The Streicher piano at the Pasqualati Haus , 8 Molker Bastei, Vienna 1, where Beethoven lodged on the fourth floor. It is now a Beethoven museum. The Streicher firm dates from 1802. Nannette Stein Streicher (1769-1833), born in Augsburg, had married the Viennese pianist, composer and teacher Johann Andreas Streicher (1761-1833) in 1794. She was the daughter of Johann Stein of Augsburg, and was herself a fine pianist. Nannette learned the craft of piano-making from her father, and the business, ‘Nannette Streicher, nee Stein,’ did well. Beethoven, Carl Maria von Weber and Johann Nepomuk Hummel all had a special liking for Streicher pianos, although Beethoven owned pianos by other makers, notably Erard, Conrad Graf and John Broadwood of London. In 1823, the firm was renamed ‘Nannette Streicher, geb. Stein und Sohn. In that year, the son Johann Baptist Streicher (1796-1871) became a partner. His son Emil (Nannette’s grandson) took over in 1871, but the firm ceased on Emil’s retirement. The name Streicher thus had a long and distinguished history.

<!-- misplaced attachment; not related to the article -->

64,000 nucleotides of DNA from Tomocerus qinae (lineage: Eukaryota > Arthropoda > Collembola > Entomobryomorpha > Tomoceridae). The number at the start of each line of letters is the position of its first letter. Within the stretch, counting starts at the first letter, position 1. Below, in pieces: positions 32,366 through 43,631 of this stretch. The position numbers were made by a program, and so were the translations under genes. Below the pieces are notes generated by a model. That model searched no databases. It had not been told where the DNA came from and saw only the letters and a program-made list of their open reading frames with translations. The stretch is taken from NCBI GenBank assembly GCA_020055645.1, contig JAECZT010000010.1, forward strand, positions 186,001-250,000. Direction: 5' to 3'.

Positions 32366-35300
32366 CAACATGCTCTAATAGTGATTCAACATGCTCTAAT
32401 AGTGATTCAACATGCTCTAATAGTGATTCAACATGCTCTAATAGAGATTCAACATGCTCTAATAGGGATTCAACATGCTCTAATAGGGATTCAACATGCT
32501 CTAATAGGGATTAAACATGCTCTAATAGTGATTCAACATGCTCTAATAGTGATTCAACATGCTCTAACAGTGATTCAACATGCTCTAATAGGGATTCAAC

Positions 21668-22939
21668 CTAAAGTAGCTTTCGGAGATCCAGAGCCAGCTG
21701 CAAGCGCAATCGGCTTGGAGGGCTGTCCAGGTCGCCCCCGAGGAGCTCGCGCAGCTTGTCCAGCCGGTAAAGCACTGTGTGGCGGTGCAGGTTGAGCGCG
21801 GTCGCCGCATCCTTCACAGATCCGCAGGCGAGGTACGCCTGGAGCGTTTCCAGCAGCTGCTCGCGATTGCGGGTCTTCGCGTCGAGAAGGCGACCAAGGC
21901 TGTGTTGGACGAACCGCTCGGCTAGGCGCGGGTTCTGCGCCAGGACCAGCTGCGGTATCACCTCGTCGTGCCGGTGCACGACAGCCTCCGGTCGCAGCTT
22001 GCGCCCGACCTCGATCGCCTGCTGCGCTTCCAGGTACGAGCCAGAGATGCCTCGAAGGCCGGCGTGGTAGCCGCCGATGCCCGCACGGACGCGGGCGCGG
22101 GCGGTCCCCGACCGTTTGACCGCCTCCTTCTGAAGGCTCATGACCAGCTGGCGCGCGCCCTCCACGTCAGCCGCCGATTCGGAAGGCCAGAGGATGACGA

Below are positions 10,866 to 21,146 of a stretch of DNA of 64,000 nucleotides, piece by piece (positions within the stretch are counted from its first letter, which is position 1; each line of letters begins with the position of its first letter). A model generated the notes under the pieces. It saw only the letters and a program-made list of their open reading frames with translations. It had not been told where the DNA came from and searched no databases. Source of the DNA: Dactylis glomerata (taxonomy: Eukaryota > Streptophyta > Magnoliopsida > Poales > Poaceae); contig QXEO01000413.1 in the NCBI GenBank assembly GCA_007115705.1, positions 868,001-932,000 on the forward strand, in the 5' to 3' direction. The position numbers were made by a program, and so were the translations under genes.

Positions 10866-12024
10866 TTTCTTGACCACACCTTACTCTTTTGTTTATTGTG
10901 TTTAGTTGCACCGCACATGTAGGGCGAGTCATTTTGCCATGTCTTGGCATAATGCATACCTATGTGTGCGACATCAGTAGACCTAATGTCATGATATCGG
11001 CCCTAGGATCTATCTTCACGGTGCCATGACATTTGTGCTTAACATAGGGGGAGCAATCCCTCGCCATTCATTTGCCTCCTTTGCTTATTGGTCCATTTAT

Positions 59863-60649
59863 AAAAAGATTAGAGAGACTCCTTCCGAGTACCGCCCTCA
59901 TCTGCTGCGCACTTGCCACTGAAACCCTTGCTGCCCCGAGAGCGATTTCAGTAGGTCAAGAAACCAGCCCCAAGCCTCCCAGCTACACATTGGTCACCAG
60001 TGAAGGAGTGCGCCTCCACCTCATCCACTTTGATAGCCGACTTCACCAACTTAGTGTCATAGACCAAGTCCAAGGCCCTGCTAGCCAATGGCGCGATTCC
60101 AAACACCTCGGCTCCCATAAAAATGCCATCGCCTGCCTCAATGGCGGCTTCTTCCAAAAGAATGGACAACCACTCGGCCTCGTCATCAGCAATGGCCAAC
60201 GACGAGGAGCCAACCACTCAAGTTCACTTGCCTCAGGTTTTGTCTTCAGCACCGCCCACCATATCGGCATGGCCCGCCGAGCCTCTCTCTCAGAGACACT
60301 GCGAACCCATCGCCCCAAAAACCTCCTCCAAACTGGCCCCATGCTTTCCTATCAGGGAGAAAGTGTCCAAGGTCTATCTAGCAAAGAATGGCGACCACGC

We have come to the end. It should have become clear by now that Beethoven possessed within himself the creative power of nature herself. Tremendously subjective though he was, he raised the personal to the level of the typical and the universal and gave us an example of how it is possible in spite of material and human limitations to reveal the eternal in the temporal.
Edwin Fischer: Beethoven’s Pianoforte Sonatas (tr. Stanley Godman and Paul Hamburger ) Faber 1958. Originally published by Insel-Verlag, Wiesbaden as Ludwig van Beethovens Klaviersonaten , 1956, a series of nine lectures. Fischer (1886-1960) was a distinguished Swiss pianist and conductor, and a Bach specialist. These words were the final sentences of Fischer’s last lecture.